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UK police pull ‘outrageous’ pamphlet on Islamic extremism


Britain’s anti-terror police were forced to withdraw a document that said believing Muslims were oppressed was a sign of extremism after uproar from rights groups, local media reported.

The Metro, a British daily, reported a 12-page document released by counter terrorism police in southeast England was intended to give examples of behavior to look out for that could be considered “extremist.”

The document was called “Safeguarding young people and adults from ideological extremism,” and listed several extremist groups. Chief amongst them was Al Muhajiroun group. The organization has already been banned for supporting terrorist Islamist groups, but controversy arose over what police considered to be their other extreme views.

The document read: “Al Muhajiroun promotes the view that Muslims are persecuted in the UK by the government and media. You may hear someone state this view or voice concern for ‘oppressed Muslims’ in other countries.”

It was this kind of wide-ranging accusation that lead several Muslim and rights groups to voice concern that freedom of speech could be undermined.

With protests in India over a controversial citizenship law perceived to discriminate against Muslims, and increasing global alarm over Chinese treatment of its Muslim Uighur minority, the fear was that Muslims could be shut out of debates, already widely reported by mainstream media, for fear of being seen as extremist.

The document did not just include outright extremist groups like Al Muhajiroun and neo-Nazis. It is also included Extinction Rebellion, an activist environmental group that engage in disruptive civil disobedience to raise awareness about climate change.

A police spokesperson said the document was designed “for a very specific audience” who understood the “complexities” of the environment they work in.

“We are in the process of confirming who it has been shared with and recalling it,” the spokesperson said. “We as Counter Terrorism Policing, along with our partners, have a responsibility to protect vulnerable people. Officers are trained to spot those who may be vulnerable.”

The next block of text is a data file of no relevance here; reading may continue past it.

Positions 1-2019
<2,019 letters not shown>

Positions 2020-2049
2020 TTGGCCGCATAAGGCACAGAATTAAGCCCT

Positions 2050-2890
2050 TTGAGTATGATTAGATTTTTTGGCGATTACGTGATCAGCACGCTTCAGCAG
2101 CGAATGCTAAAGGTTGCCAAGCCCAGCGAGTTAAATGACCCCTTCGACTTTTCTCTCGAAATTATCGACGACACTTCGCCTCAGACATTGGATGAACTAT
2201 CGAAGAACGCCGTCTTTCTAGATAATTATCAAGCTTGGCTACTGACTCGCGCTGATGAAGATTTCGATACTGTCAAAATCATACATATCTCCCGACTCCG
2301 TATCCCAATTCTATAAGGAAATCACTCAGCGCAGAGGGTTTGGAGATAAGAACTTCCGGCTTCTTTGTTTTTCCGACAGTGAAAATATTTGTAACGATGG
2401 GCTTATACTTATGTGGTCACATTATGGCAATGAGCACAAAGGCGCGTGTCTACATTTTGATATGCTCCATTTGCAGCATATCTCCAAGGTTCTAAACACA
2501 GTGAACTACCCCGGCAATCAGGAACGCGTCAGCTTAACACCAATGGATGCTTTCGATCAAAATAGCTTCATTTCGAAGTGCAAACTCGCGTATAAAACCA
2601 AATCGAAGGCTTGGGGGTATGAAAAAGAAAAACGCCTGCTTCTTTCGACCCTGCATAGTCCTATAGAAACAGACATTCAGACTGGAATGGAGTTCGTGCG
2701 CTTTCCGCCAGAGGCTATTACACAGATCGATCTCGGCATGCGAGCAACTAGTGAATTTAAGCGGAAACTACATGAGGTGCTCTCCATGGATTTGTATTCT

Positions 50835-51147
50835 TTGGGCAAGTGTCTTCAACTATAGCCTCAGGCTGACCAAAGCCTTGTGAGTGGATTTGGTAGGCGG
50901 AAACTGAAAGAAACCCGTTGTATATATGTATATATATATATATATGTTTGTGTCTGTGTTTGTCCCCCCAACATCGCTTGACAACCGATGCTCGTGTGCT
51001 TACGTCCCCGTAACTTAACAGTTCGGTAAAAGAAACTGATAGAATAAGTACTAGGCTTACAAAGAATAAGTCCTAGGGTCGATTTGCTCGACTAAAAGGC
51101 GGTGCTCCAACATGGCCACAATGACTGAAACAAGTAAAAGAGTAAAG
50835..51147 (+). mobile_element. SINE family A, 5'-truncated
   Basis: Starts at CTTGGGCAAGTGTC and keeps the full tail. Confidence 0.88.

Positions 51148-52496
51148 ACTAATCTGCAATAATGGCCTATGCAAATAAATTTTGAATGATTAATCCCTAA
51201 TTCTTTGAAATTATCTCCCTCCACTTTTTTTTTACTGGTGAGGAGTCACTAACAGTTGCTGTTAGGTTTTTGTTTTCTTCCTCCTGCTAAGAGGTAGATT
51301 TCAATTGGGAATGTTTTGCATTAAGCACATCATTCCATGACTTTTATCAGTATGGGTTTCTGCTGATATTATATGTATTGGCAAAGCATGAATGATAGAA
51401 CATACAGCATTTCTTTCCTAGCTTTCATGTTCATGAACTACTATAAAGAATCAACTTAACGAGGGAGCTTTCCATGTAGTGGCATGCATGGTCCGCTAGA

Prevent is a government program to confront far-right and religious extremism. The program requires public sector workers from the National Health Service staff to teachers to tell the government if they feel someone is at risk of radicalization.

The program has been criticized for disproportionately targeting the Muslim community, and has been branded as toxic by parts of the community. Government ministers have consistently stood by the program.

Rights group Liberty said it would be “outrageous” to refer someone under the Prevent scheme if “someone expresses the view that Muslims are oppressed.”

“Prevent has always been a blunt instrument that undermines free expression, embeds discrimination in public services and sows distrust among communities,” said Rosalind Comyn, Liberty’s policy and campaigns officer.

CAGE, another rights group that focuses on Muslim detainees, also condemned the document, and Prevent as a whole.

“Prevent is not only validating Islamophobia, but is entrenching it across the public sector. The leaked Prevent document seeks to determine which forms of political expression are acceptable, or beyond the pale,” said Dr. Adnan Siddiqui, the group’s director.

 Muslim Council of Britain

The Muslim Council of Britain (MCB) urged the parties concerned “to ensure that evidence-based views that reflect legitimate concerns by Muslims are not conflated with claims of extremism.”

Speaking about the treatment of Muslims in China, Myanmar and Kashmir, MCB Secretary General Harun Khan said: “This is clear oppression which everyone – not just Muslims – should be voicing concerns about.”

The MCB have been increasingly active in the public sphere lately. The main opposition, center-left Labour Party is currently undergoing leadership elections, and the MCB have published a list of 10 key pledges to support Muslim communities, asking candidates standing for leader to support them.

The pledges are: tackling racism and Islamophobia, defending religious liberty, engaging with Muslim communities, ensuring safety at places of worship, effective health and elderly care services, defending refugees, enhancing minority participation in British economic, social and political life, addressing disparities in the criminal justice system, equality in education, and having an ethical foreign policy.

The five Labour leadership candidates have publicly pledged to support then 10-point program.

The MCB have also been active with regards to the ruling, center-right Conservative Party, having previously accused it of “denial, dismissal and deceit” and having a “blindspot” about Islamophobia.

Conservative Party leader and Prime Minister Boris Johnson had previously promised an investigation into Islamophobia in his party, but the remit was later broadened to include all forms of discrimination in a move derided by critics as watering down the focus on the perceived issue of Islamophobia within the party.

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